Part 2: Money-saving tips for your home | News, Sports, Jobs – Warren Tribune Chronicle

Part 2: Money-saving tips for your home | News, Sports, Jobs – Warren Tribune Chronicle

Adopt a few of these home tips to find a bit more cash each month. Your house gives you so much: Security, pride and shelter. But, with all that on the line, there are plenty of expenses that are important, and some are simply a waste. Here’s how to save money each month without putting a dime of home value at risk.

• Don’t rinse dishes — Two minutes of rinsing with the faucet on full power will consume 5 gallons of water — the same amount efficient dishwashers use during an entire cycle. Shocking, right? And it’s an unnecessary step since most newer models are equipped to remove even stubborn food debris. Just be sure to clean the dishwasher trap regularly to keep your dishwasher running efficiently.

• Keep a pitcher of water in the fridge — You won’t have to waste time and money running the faucet, waiting for it to get cold enough for a refreshing sip.

• Set a timer for the shower — The average American takes an eight-minute shower and uses about 17 gallons of water. It’s easy to linger, so set a timer for five minutes. Or try this more entertaining idea: Time your shower to a song or podcast segment.

• Replace your old water-hogging toilet — The U.S. Environmental Protection Agency says that by replacing old, inefficient toilets with WaterSense-labeled models, the average family can reduce water used for toilets by 20 to 60 percent — nearly 13,000 gallons of water savings per year.

• Close closet doors — Each closet and pantry may hold a paltry amount of square footage, but you’re still heating and cooling it. Add up all the storage space, and you’ve got the equivalent of a small room. Shut the doors to keep the conditioned air out.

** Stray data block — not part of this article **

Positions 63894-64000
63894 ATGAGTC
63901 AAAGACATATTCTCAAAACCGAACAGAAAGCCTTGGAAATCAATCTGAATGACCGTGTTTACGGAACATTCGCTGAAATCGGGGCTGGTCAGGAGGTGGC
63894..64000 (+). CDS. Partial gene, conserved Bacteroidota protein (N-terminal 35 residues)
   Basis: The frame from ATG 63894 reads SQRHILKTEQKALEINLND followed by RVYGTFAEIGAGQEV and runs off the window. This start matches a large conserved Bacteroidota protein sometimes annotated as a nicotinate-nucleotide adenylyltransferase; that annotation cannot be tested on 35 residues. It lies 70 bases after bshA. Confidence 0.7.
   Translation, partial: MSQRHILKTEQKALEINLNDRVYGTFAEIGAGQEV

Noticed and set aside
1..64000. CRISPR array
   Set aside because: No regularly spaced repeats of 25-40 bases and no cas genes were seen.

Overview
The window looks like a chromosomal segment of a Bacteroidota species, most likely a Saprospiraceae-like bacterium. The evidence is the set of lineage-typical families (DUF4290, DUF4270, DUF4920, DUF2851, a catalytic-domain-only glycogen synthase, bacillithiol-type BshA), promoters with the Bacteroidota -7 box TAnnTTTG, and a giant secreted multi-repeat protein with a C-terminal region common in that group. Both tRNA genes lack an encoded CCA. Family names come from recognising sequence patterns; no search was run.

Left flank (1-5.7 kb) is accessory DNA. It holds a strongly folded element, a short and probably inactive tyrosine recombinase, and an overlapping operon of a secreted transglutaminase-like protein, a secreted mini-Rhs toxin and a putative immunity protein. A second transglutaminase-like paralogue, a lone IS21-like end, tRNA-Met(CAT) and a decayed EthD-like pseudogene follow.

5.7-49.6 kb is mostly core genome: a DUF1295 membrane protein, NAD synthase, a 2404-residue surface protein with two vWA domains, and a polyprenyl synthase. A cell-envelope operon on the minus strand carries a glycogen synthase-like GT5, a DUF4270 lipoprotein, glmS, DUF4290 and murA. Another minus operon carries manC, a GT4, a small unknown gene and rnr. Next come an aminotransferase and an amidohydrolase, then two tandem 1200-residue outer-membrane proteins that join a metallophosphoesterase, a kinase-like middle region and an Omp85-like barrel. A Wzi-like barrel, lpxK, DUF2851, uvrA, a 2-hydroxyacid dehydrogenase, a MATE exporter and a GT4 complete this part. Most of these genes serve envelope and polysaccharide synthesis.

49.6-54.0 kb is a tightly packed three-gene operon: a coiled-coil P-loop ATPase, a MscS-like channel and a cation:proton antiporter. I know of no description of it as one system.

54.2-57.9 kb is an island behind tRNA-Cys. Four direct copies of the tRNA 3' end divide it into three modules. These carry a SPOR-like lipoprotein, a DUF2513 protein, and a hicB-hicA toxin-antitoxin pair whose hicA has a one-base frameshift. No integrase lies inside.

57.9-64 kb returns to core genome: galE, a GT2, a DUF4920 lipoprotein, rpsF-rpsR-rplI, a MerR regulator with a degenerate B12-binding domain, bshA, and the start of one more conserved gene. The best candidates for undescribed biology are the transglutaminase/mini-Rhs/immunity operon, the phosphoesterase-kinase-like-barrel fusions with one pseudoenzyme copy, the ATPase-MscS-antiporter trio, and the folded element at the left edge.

• Don’t crank the thermostat up or down too far — A common misconception is that a furnace works harder to warm space to a comfortable temperature after the thermostat has been set back, resulting in little or no savings, states As soon as your house drops below its normal temperature, it will lose energy to the surrounding environment more slowly. Avoid setting your thermostat at a colder setting than normal when you turn on your air conditioner. It won’t cool your home any faster and could result in excessive cooling and unnecessary expense.

• Use fans year-round — Ceiling fans can reduce your summer cooling costs and even reduce winter heating bills — but only if used correctly. Flip the switch on the base to make the blades rotate counterclockwise for a cooling effect or clockwise to help distribute heat in the winter. And in the warmer months, an attic or whole-house fan can suck hot air out and help distribute cooler air so you can give the AC a little break.

• Add insulation — By sealing air leaks and installing the right insulation in places like attics, crawl spaces and basements, homeowners can save an average of 15 percent on heating and cooling — 11 percent on total energy costs, according to the EPA’s ENERGY STAR program. For the typical homeowner, this translates to about $200 pocketed year after year.

• Use curtains as insulation — Another way to practice energy-saving passive heating and cooling? Open curtains on sunny windows in the winter and close them up in the summer.

• Cool with a cross breeze — On a breezy day, open a window on the side of your house that’s receiving the breeze, then open another on the opposite side of the house. Make sure the window on the receiving side is open a little less than the exhaust side to accelerate the breeze. You can also use a fan if there’s no breeze outside.

This content is copyright 2022 Ohio REALTORS. Read more at:

Marlin Palich is president of Stark Trumbull Area Realtors, which serves Trumbull, Stark and Carroll counties.

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